Thyrotropin-releasing hormone (TRH)-degrading activity was investigated in human cord, maternal, and euthyroid adult sera by measuring (a) the rate of disappearance of TRH and (b) the rate of formation of degradation products. The rate of TRH degradation in cord and maternal sera was 25-33% of that in euthyroid adult serum. Concomitantly, in cord and maternal sera, the rate of formation of proline, a major TRH degradation product in serum, was one-quarter to one-third that in euthyroid adult sera. The differences were highly significant (P less than 0.001). The decreased levels of TRH-degrading activity in cord and maternal sera cannot be explained by (a) the presence of a dialyzable inhibitor, (b) the absence of an activator of TRH degradation, or (c) a reversal of the degradation process. There was no difference in the types of radioactive degradation products formed by cord, maternal, and euthyroid adult sera. The low level of TRH-degrading activity and its possible relationship to high thyrotropin-stimulating hormone levels in cord serum suggest that TRH-degrading activity may be a factor to consider in investigations of the perinatal pituitary-thyroid axis, but further studies are needed to determine the role of serum degradation of TRH in regulating physiological levels of TRH.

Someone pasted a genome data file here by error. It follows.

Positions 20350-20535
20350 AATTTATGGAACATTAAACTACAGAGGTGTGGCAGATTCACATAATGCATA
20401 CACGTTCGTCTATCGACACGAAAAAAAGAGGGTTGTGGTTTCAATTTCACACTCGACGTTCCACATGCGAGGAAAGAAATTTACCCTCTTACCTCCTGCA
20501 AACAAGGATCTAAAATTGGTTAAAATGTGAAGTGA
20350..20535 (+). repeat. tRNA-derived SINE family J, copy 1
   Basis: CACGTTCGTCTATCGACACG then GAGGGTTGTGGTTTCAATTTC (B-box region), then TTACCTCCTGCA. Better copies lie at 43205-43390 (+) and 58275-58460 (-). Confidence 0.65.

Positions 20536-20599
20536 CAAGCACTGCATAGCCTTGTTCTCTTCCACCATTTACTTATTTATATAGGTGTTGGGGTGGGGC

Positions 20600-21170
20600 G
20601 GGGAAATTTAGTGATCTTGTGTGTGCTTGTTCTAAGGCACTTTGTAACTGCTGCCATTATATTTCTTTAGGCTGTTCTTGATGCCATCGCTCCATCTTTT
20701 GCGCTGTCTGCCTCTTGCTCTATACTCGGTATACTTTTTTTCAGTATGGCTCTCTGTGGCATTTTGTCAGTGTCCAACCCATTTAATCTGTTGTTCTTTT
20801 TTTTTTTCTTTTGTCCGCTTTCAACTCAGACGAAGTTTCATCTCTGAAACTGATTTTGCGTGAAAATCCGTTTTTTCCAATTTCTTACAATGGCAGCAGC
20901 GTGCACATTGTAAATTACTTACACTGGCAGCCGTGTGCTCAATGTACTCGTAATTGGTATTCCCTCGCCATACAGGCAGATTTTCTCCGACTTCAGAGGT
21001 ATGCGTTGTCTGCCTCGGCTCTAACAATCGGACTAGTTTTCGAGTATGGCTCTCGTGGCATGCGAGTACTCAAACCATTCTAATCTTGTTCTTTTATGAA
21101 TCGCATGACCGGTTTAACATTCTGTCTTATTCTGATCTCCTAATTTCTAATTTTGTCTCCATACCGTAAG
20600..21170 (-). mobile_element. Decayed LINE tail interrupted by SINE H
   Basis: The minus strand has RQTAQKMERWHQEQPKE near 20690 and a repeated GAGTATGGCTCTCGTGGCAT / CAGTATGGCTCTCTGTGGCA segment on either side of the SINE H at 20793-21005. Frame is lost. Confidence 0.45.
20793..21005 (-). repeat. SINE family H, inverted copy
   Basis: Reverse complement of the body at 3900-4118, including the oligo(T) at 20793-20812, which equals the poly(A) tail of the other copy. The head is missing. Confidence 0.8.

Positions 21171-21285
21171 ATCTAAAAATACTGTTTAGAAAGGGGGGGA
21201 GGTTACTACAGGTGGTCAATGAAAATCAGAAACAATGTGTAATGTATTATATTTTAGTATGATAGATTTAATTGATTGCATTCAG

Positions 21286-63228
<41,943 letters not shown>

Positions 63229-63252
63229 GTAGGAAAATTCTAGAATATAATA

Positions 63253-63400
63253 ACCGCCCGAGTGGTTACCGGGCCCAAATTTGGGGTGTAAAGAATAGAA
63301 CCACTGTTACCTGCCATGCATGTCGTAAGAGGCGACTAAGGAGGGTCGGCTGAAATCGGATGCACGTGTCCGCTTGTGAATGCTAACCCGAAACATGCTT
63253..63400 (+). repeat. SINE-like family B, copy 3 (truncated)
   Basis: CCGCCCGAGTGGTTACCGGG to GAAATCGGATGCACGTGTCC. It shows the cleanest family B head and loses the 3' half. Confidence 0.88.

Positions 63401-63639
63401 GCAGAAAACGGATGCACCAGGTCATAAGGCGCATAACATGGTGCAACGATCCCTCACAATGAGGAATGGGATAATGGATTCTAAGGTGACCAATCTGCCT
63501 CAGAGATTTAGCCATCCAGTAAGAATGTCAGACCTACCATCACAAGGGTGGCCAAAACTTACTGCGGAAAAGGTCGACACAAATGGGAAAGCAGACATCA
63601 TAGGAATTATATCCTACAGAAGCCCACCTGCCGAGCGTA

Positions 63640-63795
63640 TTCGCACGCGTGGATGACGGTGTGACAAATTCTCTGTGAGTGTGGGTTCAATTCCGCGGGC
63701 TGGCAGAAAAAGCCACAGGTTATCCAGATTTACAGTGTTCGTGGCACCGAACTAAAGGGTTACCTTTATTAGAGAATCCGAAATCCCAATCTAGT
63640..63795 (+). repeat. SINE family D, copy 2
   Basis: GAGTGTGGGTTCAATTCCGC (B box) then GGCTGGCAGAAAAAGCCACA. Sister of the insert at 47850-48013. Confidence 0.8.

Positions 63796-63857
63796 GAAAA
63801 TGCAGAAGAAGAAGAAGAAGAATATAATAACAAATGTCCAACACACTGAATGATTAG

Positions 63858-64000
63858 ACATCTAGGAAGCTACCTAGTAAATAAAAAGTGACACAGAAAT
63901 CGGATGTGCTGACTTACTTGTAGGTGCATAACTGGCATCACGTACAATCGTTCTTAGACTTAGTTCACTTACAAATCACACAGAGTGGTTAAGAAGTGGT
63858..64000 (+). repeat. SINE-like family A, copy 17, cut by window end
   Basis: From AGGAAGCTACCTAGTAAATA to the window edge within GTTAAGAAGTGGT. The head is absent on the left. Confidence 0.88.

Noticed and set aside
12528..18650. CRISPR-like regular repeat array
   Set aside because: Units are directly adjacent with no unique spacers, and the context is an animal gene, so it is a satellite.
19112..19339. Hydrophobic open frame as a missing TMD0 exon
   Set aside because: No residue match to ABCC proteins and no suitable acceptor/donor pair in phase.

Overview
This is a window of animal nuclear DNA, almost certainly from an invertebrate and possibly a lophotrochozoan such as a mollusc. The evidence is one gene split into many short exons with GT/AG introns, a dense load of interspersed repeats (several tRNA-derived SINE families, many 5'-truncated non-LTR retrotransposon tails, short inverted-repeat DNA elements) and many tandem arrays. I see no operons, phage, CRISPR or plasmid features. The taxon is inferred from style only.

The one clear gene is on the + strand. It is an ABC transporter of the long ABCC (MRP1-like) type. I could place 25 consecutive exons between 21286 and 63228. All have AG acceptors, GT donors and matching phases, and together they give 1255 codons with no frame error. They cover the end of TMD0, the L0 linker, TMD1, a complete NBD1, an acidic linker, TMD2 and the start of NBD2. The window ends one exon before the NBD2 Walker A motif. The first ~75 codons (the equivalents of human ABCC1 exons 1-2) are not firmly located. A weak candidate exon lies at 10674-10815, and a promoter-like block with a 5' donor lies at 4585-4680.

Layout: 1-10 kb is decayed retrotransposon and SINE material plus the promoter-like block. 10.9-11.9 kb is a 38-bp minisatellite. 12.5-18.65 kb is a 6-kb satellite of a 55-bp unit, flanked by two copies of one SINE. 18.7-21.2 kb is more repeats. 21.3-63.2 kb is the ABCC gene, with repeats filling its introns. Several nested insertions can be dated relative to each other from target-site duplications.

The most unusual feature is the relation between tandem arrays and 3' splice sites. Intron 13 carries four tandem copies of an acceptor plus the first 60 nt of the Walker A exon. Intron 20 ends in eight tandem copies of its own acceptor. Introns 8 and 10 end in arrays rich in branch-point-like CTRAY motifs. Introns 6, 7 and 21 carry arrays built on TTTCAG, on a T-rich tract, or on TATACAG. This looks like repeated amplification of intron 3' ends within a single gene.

J T Neary, C Nakamura, I J Davies, M Soodak, F Maloof